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‘Rogue One’ can feel mechanical but spurs ‘Star Wars’ nostalgia

Felicity Jones as Jyn Erso and Diego Luna as Cassian Andor in “Rogue One: A Star Wars Story.”Jonathan Olle/Lucasfilm Ltd./Jonathan Olley © 2016 Lucasfilm Ltd.

“We’ve all done terrible things on behalf of the Rebellion,” someone says midway through “Rogue One: A Star Wars Story.” I’m relieved to tell you that the movie is not one of those things. But neither is it a pinnacle in the film series that, more than any other property in our popular culture, feels genuinely sacrosanct because it feels like it belongs to us.

It doesn’t, of course. The rights to any new “Star Wars” movies belong to the Walt Disney Company, and “Rogue One” is the first major film in that universe to stray from the canonical story line — it’s a franchise extension and a toe dipped in hopefully profitable waters after the successful relaunch of the brand with last year’s “The Force Awakens.” As such, the new film is being hyped as a triumphant second coming, a brand new wing on the mansion. In reality, after all the digital dust has settled, it’s a supporting beam, and, especially toward the end, a rather dark one.


“Rogue One” initially unfolds as a straightforward action movie, often exciting, just as often over-busy and underwritten. It features characters who, while calling on classic “Star Wars” archetypes, are rather thinly drawn (which for some tenderhearted audiences may be a good thing). The setting is sometime after the events of Episode III and before those of Episode IV, a.k.a. the original 1977 “Star Wars.” (Call it Episode 3B.) A young girl, Jyn Erso (Beau Gadsdon), is torn from her scientist father (Mads Mikkelsen) and grows into a tough, cynical galactic roustabout (Felicity Jones) who, in time-honored tradition, sticks her neck out for nobody, least of all the freedom fighters of the Rebel Alliance.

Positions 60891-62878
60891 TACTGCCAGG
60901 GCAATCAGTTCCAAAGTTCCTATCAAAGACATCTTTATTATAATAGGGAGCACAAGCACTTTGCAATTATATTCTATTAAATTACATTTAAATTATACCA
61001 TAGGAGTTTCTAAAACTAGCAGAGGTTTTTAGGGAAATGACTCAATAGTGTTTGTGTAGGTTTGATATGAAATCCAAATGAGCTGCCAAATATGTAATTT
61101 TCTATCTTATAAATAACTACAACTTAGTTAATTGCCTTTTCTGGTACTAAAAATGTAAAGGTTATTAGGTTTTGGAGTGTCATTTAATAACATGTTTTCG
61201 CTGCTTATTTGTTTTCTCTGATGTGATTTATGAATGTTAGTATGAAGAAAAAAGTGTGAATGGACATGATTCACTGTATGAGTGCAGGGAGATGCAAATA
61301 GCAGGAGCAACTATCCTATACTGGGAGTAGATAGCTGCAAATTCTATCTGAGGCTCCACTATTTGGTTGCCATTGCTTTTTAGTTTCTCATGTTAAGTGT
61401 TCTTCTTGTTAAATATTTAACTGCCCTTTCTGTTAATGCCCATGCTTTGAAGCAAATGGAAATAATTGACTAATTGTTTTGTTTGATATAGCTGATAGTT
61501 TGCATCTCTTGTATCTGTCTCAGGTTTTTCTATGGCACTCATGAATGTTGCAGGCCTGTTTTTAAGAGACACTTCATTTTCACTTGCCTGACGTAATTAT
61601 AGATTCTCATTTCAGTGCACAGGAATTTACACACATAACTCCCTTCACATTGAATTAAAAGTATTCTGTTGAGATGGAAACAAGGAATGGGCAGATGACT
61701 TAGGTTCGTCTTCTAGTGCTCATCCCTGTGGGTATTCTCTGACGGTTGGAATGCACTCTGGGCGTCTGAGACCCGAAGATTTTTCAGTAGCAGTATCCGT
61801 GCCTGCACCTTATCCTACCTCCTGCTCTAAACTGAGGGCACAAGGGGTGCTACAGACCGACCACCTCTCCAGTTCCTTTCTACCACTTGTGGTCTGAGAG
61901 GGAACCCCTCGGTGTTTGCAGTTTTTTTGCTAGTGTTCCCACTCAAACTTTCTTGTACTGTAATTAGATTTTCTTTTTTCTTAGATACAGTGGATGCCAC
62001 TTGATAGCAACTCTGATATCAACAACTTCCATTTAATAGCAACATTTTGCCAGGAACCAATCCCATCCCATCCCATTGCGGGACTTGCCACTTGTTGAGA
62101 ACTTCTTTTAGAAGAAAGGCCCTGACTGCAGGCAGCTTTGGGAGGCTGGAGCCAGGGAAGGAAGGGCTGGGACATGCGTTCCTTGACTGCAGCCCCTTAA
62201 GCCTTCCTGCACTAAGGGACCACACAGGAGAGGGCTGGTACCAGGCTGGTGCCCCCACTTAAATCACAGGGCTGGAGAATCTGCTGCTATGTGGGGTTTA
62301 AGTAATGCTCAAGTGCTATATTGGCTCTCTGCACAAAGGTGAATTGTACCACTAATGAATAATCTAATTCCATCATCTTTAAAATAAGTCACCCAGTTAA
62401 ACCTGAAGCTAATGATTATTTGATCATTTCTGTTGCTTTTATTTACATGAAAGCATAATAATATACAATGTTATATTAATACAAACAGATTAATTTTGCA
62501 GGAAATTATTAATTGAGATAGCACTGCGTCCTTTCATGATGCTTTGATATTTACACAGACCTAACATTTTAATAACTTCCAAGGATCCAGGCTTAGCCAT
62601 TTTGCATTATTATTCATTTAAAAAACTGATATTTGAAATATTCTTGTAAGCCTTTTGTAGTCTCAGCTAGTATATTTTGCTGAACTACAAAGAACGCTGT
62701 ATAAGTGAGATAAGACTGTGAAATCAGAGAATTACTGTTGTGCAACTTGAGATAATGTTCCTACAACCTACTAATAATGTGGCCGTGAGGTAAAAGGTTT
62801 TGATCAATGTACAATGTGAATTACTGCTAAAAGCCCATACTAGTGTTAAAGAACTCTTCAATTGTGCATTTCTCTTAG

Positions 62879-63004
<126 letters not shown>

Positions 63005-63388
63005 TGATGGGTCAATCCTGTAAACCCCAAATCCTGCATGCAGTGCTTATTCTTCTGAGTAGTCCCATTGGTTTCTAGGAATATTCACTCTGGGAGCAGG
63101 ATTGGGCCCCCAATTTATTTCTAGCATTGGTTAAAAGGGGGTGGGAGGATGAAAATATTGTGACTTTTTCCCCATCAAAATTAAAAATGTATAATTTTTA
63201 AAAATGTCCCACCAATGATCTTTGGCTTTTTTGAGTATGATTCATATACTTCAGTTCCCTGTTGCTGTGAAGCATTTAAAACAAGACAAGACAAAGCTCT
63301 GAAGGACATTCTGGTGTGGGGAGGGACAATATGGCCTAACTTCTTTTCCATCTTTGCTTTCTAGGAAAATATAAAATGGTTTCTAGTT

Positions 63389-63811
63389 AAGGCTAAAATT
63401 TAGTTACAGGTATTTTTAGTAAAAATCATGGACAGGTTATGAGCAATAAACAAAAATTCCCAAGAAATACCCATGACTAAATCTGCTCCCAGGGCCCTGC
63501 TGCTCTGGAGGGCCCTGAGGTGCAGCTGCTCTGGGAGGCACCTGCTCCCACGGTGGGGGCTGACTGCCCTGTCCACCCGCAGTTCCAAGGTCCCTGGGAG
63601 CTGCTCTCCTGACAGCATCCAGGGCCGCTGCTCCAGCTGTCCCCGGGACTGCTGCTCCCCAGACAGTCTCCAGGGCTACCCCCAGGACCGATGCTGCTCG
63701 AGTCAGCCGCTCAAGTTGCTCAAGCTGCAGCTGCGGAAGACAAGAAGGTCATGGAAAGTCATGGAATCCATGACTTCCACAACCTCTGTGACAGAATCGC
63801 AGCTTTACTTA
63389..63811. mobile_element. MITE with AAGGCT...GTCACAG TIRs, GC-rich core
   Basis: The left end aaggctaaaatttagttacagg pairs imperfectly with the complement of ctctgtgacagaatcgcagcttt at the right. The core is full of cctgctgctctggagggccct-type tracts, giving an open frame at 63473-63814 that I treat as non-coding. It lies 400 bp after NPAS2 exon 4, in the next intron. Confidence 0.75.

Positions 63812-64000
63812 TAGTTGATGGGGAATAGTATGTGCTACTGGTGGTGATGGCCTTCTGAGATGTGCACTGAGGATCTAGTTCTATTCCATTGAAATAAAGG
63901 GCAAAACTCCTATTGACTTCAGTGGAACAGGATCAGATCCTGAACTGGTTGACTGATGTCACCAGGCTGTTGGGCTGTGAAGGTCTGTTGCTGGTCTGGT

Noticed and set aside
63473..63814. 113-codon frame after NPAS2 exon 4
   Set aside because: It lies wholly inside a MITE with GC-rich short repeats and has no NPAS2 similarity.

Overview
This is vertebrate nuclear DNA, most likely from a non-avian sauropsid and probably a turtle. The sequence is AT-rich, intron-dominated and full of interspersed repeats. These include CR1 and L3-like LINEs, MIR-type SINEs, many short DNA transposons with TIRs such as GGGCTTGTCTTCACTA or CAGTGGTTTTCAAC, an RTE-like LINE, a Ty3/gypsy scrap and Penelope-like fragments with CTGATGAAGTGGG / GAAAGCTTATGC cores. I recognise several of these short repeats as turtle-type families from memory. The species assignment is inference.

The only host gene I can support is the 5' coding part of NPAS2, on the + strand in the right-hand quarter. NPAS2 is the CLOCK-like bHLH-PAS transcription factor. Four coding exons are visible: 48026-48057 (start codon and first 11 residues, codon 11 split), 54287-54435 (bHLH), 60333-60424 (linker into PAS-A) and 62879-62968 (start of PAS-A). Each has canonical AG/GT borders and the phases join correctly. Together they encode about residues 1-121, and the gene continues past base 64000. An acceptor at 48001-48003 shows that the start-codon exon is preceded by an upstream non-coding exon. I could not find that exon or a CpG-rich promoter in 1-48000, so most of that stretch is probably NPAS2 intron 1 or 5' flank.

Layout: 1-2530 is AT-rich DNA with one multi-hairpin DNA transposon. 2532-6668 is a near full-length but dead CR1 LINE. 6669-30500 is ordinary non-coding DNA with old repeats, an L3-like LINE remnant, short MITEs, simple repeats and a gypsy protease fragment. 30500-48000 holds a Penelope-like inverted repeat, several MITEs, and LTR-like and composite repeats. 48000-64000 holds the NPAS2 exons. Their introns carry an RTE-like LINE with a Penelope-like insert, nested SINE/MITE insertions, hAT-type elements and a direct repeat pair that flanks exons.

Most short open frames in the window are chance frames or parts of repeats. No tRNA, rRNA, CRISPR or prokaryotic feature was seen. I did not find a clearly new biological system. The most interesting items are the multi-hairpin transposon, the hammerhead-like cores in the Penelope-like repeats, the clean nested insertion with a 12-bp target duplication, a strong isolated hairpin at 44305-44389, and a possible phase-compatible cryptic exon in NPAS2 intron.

Directed by Gareth Edwards (“Monsters,” “Godzilla”) from a screenplay by Hollywood pros Chris Weitz and Tony Gilroy, “Rogue One” surrounds this heroine with a sort of dented Magnificent Five. Captain Cassian Andor (Diego Luna, rakishly appealing) hijacks Jyn so he can get to her father, who’s being forced to build a top-secret weapon (wink wink) for the Empire under the brute direction of the movie’s main villain, Orson Krennic (Ben Mendelsohn).


Jiang Wen as Baze Malbus in “Rogue One: A Star Wars Story.”Jonathan Olle/Lucasfilm Ltd./Jonathan Olley © 2016 Lucasfilm Ltd.

Along for the mission are a renegade Imperial pilot, the touchingly naive Bodhi Rook (Riz Ahmed of HBO’s “The Night Of”); a reprogrammed Imperial droid named K-2S0 (speaking in actor Alan Tudyk’s wry tones); and a dynamic duo of blind monk-swordsman Chirrut Imwe (Donnie Yen) and hulking sharpshooter Baze Malbus (Wen Jiang). The latter two are great fun, and they simultaneously look back to martial arts genre fixtures and ahead to the deep pockets of Chinese theatrical markets.

The movie races forward with little variety in pace, and it offers more details of interoffice politics among the squabbling factions of both the Empire and the Rebel Alliance than probably anyone but a mid-level manager cares for. Yet you generally feel you’re in good hands. While there are enough concordances with the known “Star Wars” universe for us to get our bearings, “Rogue One” at first seems less invested in legend building and more interested in telling a story. At a certain point, though, the greater “Star Wars” narrative comes back to claim this movie with a vengeance, and as the biggest puzzle piece clicks into place, the hairs on the back of your neck may rise.